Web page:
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(The Melbourne) Age, 4 November 1944

and a subsequent comment by 'F.S'.


Melbourne Age column, image

READERS who were unable to secure copies of the now notorious “Ern Malley” number of “Angry Penguins” may be glad to have a reprint of the Malley Poems, issued as “The Darkening Ecliptic,” by Messrs. Reed and Harris (Melbourne). It is a literary curiosity, for the celebrated hoax and the subsequent lawsuit have made these poems the most discussed event in Australian literary history. The discussion is by no means finished yet. It will probably go on for years as new facts become known and new judgments are made.

Even now, at this short distance from the event, one gets a curious impression from reading these poems. It is quite impossible to overlook their very considerable merit. They are good stuff for those who like the modern manner. Whatever the deficiencies of Mr. Max Harris as critic and poet, it is very difficult, indeed, to feel that he erred in his estimate of these poems. That many who have not read them should doubt this is to be expected, and that those whose taste in literature was formed and fixed by what they were taught at School should mock is also to be expected. But with whatever doubts and hesitancies, honest criticism will endorse Mr. Harris’s judgment, and we will undoubtedly hear more of this matter.

It is all very puzzling. Read what the. authors themselves say of the poems. “We opened books at random, choosing a word or a phrase haphazardly. We made lists of these and wove them into nonsensical statements.” “No care was taken with verse technique, except occasionally to accentuate its general sloppiness by deliberate crudities.” Now these statements simply do not apply to some part at least of the poems. The opening poem, for example, Durer, Innsbruck, 1495, despite an occasional lapse which criticism might cavil at, is a very fine poem which would do credit to any anthology and to most poets. And there are many others in the series of which the same may be said. And yet there is the plain black-and-white statement of the authors, who should know, if anyone does. This stuff, they say, was deliberately concocted. It was intended to be bad and to deceive. It did deceive, and that is all there is to it.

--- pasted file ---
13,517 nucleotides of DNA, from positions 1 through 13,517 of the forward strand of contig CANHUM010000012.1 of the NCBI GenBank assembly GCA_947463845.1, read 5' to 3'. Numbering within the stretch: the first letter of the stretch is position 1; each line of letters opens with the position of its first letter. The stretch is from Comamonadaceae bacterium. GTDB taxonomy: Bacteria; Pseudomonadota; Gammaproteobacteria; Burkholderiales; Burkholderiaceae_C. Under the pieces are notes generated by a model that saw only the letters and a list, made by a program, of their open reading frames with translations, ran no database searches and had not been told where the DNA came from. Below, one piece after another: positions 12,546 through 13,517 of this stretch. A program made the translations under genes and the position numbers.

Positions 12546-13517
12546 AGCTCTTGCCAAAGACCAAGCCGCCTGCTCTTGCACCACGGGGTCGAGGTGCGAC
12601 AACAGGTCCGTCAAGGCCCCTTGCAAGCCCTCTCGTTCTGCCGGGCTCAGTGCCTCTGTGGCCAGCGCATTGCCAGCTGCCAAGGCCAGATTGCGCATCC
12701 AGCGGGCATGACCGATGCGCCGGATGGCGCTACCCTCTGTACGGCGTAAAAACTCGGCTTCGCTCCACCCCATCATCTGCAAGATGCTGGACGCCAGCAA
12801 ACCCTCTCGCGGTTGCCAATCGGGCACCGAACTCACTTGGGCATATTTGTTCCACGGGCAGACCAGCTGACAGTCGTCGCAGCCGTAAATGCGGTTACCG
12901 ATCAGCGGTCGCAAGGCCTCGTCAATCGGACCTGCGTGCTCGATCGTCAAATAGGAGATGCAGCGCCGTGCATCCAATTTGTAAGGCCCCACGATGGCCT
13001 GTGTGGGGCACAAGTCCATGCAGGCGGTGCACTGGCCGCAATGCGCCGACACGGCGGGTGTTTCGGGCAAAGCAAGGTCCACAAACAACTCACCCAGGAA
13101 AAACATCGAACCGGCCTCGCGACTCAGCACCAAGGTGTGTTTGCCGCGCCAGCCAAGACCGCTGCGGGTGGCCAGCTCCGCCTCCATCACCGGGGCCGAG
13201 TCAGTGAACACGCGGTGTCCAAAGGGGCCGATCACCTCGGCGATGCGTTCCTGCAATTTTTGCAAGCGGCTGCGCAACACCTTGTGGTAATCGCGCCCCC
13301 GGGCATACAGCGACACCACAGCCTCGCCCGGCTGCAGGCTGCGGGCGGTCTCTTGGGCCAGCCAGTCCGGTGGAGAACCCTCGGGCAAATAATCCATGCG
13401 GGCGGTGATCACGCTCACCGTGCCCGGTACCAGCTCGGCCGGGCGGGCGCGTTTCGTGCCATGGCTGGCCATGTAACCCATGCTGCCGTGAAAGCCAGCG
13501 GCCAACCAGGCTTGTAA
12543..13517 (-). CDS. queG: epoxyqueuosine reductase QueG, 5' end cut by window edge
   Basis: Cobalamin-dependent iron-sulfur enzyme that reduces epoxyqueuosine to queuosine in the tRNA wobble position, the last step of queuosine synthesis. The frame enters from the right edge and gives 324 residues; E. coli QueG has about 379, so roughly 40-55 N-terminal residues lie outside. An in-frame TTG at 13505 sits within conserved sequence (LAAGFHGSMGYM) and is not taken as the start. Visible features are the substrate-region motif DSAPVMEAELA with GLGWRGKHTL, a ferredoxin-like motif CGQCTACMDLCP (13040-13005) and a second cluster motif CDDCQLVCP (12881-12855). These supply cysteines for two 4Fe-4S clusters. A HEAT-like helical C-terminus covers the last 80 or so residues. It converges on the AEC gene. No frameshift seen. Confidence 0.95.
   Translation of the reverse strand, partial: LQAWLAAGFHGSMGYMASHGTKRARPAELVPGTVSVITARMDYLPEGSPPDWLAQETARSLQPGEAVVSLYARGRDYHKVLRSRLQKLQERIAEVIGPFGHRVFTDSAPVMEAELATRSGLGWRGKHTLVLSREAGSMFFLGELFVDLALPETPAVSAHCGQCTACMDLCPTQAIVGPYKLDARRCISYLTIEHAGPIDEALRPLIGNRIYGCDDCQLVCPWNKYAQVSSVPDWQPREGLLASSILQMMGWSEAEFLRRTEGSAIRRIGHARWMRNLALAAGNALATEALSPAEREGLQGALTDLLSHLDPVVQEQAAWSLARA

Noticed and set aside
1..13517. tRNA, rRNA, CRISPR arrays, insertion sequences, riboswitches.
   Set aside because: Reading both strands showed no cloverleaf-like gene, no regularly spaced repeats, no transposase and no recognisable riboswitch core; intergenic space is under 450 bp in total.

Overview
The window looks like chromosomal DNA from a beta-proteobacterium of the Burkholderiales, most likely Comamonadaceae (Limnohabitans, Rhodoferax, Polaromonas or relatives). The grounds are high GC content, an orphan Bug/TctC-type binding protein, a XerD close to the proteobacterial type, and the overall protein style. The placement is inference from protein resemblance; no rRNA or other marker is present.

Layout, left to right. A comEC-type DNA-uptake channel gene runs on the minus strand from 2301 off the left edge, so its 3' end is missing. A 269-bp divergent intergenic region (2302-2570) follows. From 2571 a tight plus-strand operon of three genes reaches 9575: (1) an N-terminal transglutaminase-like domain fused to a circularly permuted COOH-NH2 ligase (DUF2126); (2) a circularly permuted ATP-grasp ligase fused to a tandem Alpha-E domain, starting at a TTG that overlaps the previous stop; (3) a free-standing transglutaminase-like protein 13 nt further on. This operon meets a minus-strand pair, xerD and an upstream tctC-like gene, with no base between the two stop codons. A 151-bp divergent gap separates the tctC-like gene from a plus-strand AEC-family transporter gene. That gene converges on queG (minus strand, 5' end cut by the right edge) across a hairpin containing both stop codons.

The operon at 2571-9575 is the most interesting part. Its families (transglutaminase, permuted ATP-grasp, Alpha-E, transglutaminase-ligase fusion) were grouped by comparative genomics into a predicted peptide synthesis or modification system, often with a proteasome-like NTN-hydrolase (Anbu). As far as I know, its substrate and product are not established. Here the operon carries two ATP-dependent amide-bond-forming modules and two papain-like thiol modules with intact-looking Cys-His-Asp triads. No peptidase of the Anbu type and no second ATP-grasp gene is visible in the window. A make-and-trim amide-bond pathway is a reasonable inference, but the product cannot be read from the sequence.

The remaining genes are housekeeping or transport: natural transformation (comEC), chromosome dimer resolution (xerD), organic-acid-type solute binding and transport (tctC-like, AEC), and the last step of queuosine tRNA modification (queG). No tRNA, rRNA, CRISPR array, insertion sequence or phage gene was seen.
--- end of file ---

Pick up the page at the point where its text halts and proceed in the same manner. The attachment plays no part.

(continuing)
A Daring Hypothesis

After much consideration, this critic, any rate, refuses to accept the implications of that statement. The facts forbid it. These alternatives are left open. Either the writers wrote better than they knew — which seems to be the view now adopted by Mr. Harris — and improbably, setting out to produce sheer nonsense, produced instead a series of fine poems which they themselves failed to recogniseas such, or — and the mind boggles at this suggestion — the hoax is of another kind than they have said, more subtle, more intricate. Can it be that they. have deliberately chosen to put a test of literary sensibility to the public in this daring way ? The test is simply this. Even when you are told that good verse is a hoax, told in the most authoritative way that it is “bad,” can you still recognise it for what it is ? That, indeed, has intriguing possibilities in it, though it suggests a really breathtaking ingenuity.

Yet it is not impossible, not perhaps even improbable. The idea that competent writers produce first-rate verse in a fit of absence of mind, not knowing it to be good, is altogether too absurd to be considered. Once satisfied then that this verse is good — and that is a point about which it is genuinely difficult to see how criticism can differ — the alternative hypothesis seems the only one possible, and until more is known about this exceedingly puzzling affair it may perhaps be allowed to stand.


Comment by ‘F.S.’, the writer in The Bulletin’s ‘Red Page’, in an unidentified and undated clipping:

“F.S.”: Some time ago I suggested that the mana of “Ern Malley” might survive his exposure by his two creators. It looks as if my prophecy is coming to pass. A writer in a Melbourne daily’s literary supplement recently hinted that “Malley’s” stuff might have more in it than the writers consciously intended. “The ‘Durer’ poem,” he suggested, “despite an occasional lapse which criticism might cavil at, is a very fine effort, which would do credit to any anthology and to most poets.” Later he remarks: “Whatever the deficiencies of Max Harris as critic and poet, it is very difficult indeed to feel that he erred in his estimate of these poems.” It is more difficult to believe that two irreverent jokers who set out to write nonsense verses could have been inspired by the gods without knowing it.



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